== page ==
On The Warpath
On The Warpath : Phrases
Intent on a confrontation or fight.
'War path' was originally written as two words and, following the usual hyphenation phase, i.e. as 'war-path', it is now more commonly seen as the single word 'warpath'.
The 'war path' was the literal 'path to war' taken by native Americans (who were variously referred to in early citations of this phrase as Indians, red-skins or savages) when travelling to an enemy's territory to engage in battle. In America in So Many Words, 1997, Metcalf and Barnhart state that the name was used in 1755 on 'a map' - "Canoes may come up to the Crossing of the War Path". Unfortunately, they don't cite their source, although the book is well-researched and I've no reason to doubt their assertion. The phrase was unquestionably in use in the USA twenty years later, when James Adair included it in The history of the American Indians, 1775 and qualifies as one of the very earliest American phrases:
"I often have rode that war path alone."
The 'war path' was also sometimes called the 'warrior's path', as in A Sketch of the History of Wyoming, by Isaac Chapman, 1830:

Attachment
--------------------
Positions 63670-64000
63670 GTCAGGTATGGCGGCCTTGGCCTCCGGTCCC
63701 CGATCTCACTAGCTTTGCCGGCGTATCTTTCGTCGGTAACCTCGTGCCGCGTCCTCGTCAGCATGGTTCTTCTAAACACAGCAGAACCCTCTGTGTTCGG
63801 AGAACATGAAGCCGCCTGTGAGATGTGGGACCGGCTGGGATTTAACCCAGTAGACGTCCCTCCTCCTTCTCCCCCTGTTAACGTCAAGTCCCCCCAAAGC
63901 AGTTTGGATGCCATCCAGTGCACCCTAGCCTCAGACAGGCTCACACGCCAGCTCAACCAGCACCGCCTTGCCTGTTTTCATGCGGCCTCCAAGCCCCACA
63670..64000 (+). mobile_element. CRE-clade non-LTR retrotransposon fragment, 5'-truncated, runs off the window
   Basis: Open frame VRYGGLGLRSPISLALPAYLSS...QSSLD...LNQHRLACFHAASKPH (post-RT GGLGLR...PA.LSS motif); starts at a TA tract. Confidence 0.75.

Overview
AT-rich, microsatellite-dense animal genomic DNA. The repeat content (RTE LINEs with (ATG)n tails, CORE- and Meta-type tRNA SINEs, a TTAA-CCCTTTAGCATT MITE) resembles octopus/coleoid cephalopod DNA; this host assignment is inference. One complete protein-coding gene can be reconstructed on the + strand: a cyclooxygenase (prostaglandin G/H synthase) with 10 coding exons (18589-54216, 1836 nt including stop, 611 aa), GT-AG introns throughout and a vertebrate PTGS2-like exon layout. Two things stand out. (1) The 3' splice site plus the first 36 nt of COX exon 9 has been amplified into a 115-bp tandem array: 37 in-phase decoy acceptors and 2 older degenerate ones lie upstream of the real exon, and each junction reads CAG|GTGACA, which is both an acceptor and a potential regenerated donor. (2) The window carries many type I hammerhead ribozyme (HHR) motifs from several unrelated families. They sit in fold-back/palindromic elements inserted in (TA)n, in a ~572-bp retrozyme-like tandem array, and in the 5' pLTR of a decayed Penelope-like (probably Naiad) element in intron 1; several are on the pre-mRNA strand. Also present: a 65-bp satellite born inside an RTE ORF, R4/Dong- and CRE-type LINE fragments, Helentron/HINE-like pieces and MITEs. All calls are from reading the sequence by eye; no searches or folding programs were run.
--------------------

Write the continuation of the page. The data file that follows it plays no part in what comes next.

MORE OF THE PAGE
"He commenced his march by way of Fort Allen on the Lehigh near the Water-gap, and thence by the warrior's path to Wyoming."
It took a little while for the phrase to take on its present-day figurative meaning. The process of change from the literal began with this simile in the Cyclopaedia of Wit and Humor, by William Burton, 1859:
"Tell not such a tale to the seaman,... nor to the author,... publishing at his own cost, the critics, like savages, come out on the war path, track him by the print he makes, and then scalp him."
The process was complete by 1880, when Mark Twain (S. L. Clemens) used the phrase with no Indians in sight, in the travelogue A tramp abroad:
"She was on the war path all the evening."
The phrase is still used when tribes go to war, as in the recent (September, 2007) 'Microsoft on the warpath' headlines that were used to report the so-called 'Portal war' between Microsoft and Google.
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